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Holiday Workplace Etiquette

It’s December once again, and the holiday season is upon us. Amidst all the fun and festivity, be sure that your New Year’s resolution isn’t to make up for gaffes at the holiday party. In the season of office gift-giving, parties, and karaoke, some common sense and a few simple rules can make sure that you can both enjoy yourself and face your co-workers on Monday morning.

1.Know the company culture

Company culture is how the company does things and what expectations are. How does the company celebrate (or not) during the holiday season? What are the gift-giving policies? What level of formality is expected at social gatherings? Some companies will have written policies available, but often asking is your best bet to make sure you’re not the only one with your desk decorated with lights (or vice versa).

2.Be friendly and polite

This is also a time to realize that not everyone you work with will share the same ethnic or religious cultural background. They may celebrate different holidays than you (or none at all).  Take holiday greetings in the spirit in which they are offered. If someone wishes you a “Merry Christmas” (or Hanukkah or Kwanzaa or Winter Solstice, etc.), the correct answer is always “Thank you”—no matter what you personally may or may not celebrate.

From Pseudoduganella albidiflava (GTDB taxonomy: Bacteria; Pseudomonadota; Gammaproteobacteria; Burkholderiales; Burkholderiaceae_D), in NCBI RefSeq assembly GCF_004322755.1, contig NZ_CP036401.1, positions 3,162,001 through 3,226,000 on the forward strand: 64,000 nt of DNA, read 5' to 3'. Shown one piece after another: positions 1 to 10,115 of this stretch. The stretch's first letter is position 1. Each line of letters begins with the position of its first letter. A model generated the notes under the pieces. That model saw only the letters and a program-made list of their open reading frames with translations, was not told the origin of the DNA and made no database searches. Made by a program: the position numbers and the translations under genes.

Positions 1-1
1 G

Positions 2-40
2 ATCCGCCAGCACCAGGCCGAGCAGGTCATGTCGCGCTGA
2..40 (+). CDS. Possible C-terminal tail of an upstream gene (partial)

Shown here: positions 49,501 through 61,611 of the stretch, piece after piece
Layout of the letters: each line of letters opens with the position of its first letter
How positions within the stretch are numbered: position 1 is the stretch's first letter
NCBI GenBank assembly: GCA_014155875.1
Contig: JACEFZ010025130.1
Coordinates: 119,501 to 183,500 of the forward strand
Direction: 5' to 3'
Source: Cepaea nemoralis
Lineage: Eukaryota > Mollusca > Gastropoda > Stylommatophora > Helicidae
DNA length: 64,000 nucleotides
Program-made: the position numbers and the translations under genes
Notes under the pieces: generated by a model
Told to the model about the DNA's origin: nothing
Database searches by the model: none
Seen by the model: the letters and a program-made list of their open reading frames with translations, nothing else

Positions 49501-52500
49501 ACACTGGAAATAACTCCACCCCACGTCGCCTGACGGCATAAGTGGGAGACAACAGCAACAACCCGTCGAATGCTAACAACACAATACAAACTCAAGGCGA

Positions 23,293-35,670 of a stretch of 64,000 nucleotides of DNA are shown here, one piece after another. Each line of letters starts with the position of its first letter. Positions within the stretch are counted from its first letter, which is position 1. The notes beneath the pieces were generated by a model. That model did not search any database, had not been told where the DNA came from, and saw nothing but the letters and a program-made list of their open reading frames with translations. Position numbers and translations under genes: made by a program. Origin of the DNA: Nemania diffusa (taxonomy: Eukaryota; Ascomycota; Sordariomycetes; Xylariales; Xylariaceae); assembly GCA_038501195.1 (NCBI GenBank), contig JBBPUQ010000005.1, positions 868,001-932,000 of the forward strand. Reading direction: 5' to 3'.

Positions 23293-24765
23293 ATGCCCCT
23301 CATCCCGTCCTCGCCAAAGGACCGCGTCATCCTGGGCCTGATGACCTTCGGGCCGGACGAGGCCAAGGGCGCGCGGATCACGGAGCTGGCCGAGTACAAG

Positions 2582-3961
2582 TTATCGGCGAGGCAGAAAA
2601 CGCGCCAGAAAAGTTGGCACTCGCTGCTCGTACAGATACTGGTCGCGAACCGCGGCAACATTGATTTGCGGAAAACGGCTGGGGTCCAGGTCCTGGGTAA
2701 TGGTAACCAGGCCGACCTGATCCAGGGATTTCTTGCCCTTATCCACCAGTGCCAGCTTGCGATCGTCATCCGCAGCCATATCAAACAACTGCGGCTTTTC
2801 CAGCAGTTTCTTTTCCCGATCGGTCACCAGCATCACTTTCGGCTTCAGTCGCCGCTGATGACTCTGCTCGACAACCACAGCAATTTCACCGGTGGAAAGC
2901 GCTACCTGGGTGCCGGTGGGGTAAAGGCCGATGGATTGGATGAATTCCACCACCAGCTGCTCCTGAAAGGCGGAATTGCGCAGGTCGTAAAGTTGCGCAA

3.Avoid alcohol

Nothing can damage your career prospects faster than over-indulging at the office holiday party. Getting tipsy (or worse) can cause you to say or do things that you will regret come morning, and if that behavior was in front of your boss, you may want to dust off your resume.

Boston Globe Magazine columnist, Robin Abrahams, has some excellent advice on how to keep your wits about you without seeming anti-social when everyone else is drinking—get a mixed drink as your first drink (as opposed to beer or wine). Then when you switch to plain soda or juice, no one but you and the bartender will be the wiser.

It goes without saying that if you are underage, don’t drink alcoholic beverages—even if they are offered to you. Trust me, your boss (and the law) knows how old you are even if other coworkers don’t.

4.Remember that it’s still work

Never forget that during the festivities you are still in a work environment. The rules may be somewhat relaxed, but they are still there. Did you neglect to RSVP for the company social (or say yes and then not show)? This could be seen as being generally unreliable. Did you get a little tipsy and share too much personal information to a co-worker? Your boss could decide you aren’t to be trusted with sensitive information. While holiday parties are not the time to pitch your new big idea or to work out details of a project, they are still business.

"Etiquette means behaving yourself a little better than is absolutely essential."
-Will Cuppy 

A Workplace Guide to Harmonious Holiday (Salary.com)

Holiday Rules of Engagement (BBC)

Business Etiquette: Surviving the Holiday Office Party (Huffington Post)

Office Holiday Party Etiquette (Boston.com) 

About the author

Laura Little

Laura Little previously worked at the ECS front desk.